MANUAL’s current work, Raising Nature, focuses on two sub-series: Yellow Birch Cycle, and Trees Flower. For this project, Hill and Bloom left their studio for the challenging, ever changing conditions of the outdoors in order to observe and photograph the woodland environment and gain a better understanding of its complex natural systems and synergies. The title, Raising Nature, means to imply the simultaneous raising of our human consciousness in relation to Nature. (In his recent, and highly recommended book, The Cabaret of Plant Life; 40 Thousand Years of Plant Life and the Human Imagination, Richard Mabey states: …now [that] we understand how crucial the plant world is to our own survival…It’s odd that we haven’t regained our ancient sense of wonder toward plants. It may be that we find it hard to accept that plants don’t need us in the way we need them.)

Yellow Birch Cycle consists of eleven images, each representing one state in the growth period from “leaf-out” to “leaf-drop” (beginning of May to mid-October) of one tree species, Betula aleghaniensis. Each image is an aggregate of merged multiple exposures taken on the same day, a practice which leaves visual signs of vitality, motion and the passage of time. MANUAL’s decision to photograph the tree looking out from beneath the umbrella of the tree’s canopy is crucial. Rather than position their tripod at a distance in order picture the whole tree they frame the low-hanging branches themselves and observe them as they change throughout the growing period. Ultimately, biological information, motion, intensity, emotion and beauty are compressed into each finished work, while a larger sense of botanical time is conveyed by the cycle of the series as a whole–paean to the remarkable sophistication of plant life.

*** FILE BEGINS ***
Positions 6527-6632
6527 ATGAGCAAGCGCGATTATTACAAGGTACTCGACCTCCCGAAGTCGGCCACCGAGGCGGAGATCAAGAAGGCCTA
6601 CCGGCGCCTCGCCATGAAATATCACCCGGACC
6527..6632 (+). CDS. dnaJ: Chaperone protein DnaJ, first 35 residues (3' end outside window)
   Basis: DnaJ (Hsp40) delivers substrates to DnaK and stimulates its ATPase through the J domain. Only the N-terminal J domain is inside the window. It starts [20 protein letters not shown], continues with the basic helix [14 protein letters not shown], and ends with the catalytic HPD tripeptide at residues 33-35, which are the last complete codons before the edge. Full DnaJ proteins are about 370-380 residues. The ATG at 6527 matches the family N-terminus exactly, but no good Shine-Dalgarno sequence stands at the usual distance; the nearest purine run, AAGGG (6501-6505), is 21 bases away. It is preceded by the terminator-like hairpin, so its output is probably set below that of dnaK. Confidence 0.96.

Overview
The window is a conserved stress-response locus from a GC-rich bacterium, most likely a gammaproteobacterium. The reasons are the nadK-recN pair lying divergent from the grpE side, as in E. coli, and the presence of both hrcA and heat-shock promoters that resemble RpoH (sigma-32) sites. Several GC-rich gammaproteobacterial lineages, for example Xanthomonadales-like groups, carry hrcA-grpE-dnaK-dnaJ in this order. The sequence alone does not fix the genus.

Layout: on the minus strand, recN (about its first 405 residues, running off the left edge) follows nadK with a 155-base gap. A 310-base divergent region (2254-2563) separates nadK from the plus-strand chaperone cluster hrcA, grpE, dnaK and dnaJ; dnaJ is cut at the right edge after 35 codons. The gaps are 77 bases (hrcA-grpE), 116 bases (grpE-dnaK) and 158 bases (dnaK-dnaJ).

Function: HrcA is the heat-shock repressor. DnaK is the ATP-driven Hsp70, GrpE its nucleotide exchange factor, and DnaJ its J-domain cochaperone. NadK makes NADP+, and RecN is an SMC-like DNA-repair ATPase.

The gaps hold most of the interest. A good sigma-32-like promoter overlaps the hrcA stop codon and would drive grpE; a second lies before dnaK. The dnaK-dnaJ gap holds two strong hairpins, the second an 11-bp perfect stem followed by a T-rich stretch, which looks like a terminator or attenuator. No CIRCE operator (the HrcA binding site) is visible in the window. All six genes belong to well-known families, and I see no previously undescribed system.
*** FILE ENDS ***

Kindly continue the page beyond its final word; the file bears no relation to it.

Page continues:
The title Trees Flower, is a subtle play on the title of a 1935 self-published book, Tree Flowers, written by Walter E. Rogers a professor of botany who felt strongly that his students, and people in general, were too little aware of the flowering phase of the tree’s reproductive cycle, and equally blind to the wonders of trees’ structural forms, which in the case of deciduous trees are most easily seen during the winter. Trees Flower pays homage both to Rogers and 19th-century painter, Martin Johnson Heade, an artist associated with the Hudson River School, who painted flora floating in space among other phenomena. There are seven images in MANUAL’s Trees Flower series. Each is suspended within their individual cloak of atmosphic skies — dramatic contexts intended to emphasize the organic relation between the two, i.e., plant life and environmental atmosphere.

A major show of Raising Nature was exhibited at Moody Gallery, Houston, Texas from February 27-April 2, 2016. Installation views of that exhibition are presented in their own section. Moody Gallery has represented Ed Hill and Suzanne Bloom (MANUAL) for the past thirty-three years. For further information see